Considering Grades, Not Just Tests, in College Course Placement Pays Off
Many colleges use one test to decide whether incoming freshmen have to take remedial courses, a turning point that can slow down—or block—their progress toward graduation. But a new study shows that throwing out the one-test approach can propel more students into—and through—credit-bearing courses.
The study, released Thursday, focuses on 4,729 students who enrolled in seven community colleges in New York in the fall of 2016. Those colleges decided to use multiple factors in deciding whether to place students in remedial courses. They kept using their traditional placement tests, which in most cases is the popular Accuplacer.
But they also used algorithms they created, based on information from earlier groups of students, that could help them predict students' success in college-level courses. The algorithms included factors such as students' high school grade point averages, how much time elapsed between their graduation and college enrollment, and in some cases, state test scores or class rank.
When colleges used that approach, their assignments of students to credit-bearing classes increased by more than 30 percentage points in English and 5 percentage points in math.
The approach didn't just affect class assignments. It affected course completion. Students who were placed into credit-bearing courses through the multiple-measures approach were 12.5 percentage points more likely to enroll in, and pass, college-level English courses and 3 points more likely to do so in college-level math courses in their first semester than students who were assigned to classes through only a placement test.
The findings arrive as educators search for effective ways to address high rates of remediation in college.
Federal statistics show that two-thirds of community college students, and 4 in 10 students at four-year colleges, take at least one remedial course. Research suggests that many of those students could actually succeed in credit-bearing classes. Taking so-called "developmental" classes instead can mean a longer and costlier road to a college degree. And it raises the odds that students get discouraged and drop out.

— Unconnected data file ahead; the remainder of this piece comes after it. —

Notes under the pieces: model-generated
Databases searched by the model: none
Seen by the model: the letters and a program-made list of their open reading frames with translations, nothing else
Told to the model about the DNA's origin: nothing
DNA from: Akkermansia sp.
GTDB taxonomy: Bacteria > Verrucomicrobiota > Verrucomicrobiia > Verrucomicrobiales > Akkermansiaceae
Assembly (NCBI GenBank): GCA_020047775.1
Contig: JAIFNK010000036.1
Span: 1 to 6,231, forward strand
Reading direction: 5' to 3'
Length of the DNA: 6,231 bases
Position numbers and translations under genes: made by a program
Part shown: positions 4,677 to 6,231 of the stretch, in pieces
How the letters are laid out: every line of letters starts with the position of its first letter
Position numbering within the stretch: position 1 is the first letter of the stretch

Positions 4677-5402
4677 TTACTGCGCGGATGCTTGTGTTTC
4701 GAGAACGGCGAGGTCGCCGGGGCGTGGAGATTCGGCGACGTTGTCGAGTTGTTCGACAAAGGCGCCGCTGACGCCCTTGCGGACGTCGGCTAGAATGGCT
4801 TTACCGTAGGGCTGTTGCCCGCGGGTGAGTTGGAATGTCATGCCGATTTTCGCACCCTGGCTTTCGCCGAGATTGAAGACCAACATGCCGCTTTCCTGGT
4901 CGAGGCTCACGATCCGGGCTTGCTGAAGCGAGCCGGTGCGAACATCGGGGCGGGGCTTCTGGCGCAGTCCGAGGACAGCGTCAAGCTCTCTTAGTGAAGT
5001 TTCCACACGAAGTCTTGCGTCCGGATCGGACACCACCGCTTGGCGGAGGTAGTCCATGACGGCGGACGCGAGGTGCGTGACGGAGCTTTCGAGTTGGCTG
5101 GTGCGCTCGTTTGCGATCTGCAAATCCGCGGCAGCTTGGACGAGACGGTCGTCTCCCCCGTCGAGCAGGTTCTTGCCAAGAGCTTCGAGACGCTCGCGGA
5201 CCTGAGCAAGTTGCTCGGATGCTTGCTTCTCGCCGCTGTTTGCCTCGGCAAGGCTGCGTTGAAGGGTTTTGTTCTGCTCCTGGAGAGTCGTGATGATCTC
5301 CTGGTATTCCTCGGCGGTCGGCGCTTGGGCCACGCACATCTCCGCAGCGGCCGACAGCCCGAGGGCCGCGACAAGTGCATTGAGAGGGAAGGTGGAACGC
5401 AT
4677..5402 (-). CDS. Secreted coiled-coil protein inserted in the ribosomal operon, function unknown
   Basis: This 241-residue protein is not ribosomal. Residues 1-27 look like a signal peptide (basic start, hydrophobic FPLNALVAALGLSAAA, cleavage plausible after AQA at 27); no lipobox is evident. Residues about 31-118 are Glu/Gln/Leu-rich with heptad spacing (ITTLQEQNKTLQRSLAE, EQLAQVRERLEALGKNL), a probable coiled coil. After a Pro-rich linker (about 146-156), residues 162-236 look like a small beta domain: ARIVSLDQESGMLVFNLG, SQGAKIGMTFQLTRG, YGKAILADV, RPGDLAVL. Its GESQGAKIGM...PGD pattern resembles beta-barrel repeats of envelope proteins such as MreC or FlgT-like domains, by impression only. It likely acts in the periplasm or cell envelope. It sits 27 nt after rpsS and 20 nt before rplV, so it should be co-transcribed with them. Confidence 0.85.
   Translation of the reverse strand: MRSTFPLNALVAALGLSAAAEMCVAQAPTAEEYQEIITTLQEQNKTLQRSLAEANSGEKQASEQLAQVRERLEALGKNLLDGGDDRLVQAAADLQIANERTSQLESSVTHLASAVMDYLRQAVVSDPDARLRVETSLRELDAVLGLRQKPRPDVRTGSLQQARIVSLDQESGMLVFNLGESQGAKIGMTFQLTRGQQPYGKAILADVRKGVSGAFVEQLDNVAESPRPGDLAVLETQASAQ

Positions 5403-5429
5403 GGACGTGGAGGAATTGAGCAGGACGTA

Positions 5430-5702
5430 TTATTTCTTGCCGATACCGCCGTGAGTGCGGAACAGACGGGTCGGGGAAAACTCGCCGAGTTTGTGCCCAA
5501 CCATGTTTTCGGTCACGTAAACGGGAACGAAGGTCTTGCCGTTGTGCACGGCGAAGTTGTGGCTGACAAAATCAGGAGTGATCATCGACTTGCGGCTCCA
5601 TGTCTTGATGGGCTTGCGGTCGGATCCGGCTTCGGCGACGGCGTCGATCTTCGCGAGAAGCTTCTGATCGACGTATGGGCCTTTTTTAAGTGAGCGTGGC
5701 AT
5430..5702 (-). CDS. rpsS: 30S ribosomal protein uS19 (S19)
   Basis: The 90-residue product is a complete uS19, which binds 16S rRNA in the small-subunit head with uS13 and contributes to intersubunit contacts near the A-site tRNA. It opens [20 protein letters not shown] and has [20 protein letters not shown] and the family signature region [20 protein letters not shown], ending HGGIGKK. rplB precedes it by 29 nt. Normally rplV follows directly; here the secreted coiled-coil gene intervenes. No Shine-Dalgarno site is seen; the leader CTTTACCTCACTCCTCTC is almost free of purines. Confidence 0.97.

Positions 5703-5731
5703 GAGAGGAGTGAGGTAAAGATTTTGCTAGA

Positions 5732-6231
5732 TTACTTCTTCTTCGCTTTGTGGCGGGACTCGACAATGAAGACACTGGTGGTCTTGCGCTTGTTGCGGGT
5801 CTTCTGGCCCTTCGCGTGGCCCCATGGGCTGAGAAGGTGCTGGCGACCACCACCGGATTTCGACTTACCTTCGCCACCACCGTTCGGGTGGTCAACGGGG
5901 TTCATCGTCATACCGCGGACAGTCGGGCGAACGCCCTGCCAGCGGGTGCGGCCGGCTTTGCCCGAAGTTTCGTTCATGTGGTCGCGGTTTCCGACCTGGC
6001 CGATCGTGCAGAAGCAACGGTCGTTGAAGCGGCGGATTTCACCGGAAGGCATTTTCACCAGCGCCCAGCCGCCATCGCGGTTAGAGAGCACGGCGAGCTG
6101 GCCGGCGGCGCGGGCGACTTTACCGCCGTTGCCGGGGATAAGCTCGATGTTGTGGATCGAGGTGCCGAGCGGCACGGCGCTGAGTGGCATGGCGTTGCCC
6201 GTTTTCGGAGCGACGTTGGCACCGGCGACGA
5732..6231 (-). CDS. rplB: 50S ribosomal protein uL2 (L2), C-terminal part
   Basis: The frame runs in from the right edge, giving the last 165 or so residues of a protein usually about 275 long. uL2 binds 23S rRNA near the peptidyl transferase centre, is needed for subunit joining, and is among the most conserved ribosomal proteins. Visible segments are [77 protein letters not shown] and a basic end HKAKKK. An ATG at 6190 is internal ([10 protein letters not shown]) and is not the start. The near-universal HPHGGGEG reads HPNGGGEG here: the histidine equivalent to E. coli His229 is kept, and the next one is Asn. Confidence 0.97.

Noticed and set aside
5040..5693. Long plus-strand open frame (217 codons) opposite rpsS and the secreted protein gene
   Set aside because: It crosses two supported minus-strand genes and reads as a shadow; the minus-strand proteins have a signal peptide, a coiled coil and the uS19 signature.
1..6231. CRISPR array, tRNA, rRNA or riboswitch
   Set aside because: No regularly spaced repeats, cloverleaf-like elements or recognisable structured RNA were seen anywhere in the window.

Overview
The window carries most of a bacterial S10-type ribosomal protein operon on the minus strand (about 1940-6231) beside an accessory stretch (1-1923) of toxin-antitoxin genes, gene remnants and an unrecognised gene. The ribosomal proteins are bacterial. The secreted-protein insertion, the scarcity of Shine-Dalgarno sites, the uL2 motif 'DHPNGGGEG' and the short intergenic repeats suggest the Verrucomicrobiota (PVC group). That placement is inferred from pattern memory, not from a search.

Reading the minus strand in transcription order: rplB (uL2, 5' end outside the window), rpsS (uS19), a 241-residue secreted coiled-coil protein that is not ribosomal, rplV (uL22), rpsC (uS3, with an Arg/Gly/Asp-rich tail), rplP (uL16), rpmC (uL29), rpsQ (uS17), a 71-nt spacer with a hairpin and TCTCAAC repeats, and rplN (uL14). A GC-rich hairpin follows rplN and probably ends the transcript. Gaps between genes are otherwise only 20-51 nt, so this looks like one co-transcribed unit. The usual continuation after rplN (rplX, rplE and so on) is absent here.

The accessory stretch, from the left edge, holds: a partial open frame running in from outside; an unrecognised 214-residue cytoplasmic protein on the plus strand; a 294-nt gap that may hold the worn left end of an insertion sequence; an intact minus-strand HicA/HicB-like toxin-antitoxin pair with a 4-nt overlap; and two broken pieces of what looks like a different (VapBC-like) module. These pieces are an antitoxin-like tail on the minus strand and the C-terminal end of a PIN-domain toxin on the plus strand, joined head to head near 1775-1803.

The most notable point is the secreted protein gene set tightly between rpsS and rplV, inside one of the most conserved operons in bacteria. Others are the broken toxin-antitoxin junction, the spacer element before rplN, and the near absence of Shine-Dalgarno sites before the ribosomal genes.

Elisabeth A. Barnett, the lead researcher on the study, said the findings carry a message for high schools as they discuss the best ways to build and measure college readiness.
It could be, Barnett said, that grade-point-average is a better proxy than any single test for the things that are most important for succeeding in college courses.
"High school GPA shows content knowledge, and baked into it are the noncognitive things students also have to be good at, like turning in assignments, showing up on time, being able to satisfy course requirements," she said.
How to Keep Students From Taking 'Courses They Don't Need'
The study showed that many students got higher placement results when multiple measures were used. In math, 14 percent of the students got higher placements through multiple measures than with a standardized test, 7 percent got lower placements, and 79 percent got the same placements. In English, 41.5 percent got higher placements, 6.5 percent got lower placements, and 52 percent got the same placements as they would have with a single test.
The study was conducted by the Center for the Analysis of Postsecondary Readiness, a partnership of researchers led by the Community College Research Center and MDRC. The researchers helped the colleges create the predictive algorithms to use in placing students. Their findings represent only the first round in the project, on an initial cohort of 4,729 students.
The team is examining additional impacts of the new approach on the entire study group of 13,000 students who entered the seven colleges in 2016 and 2017, including how well they accrue credit and how long they stay in college, and plans to report them next year.
"We will know more about longer term outcomes at the end of the study, but at the very least, we know that multiple-measures placement can spare many students from taking courses they don't need," Barnett said in a statement released with the study.
The report notes that using the multiple-measures approach was more complex than the single-test system. It also added an average of $110 per student to the costs of testing and placement in the first term. That cost dropped to $40 per student in the second term.
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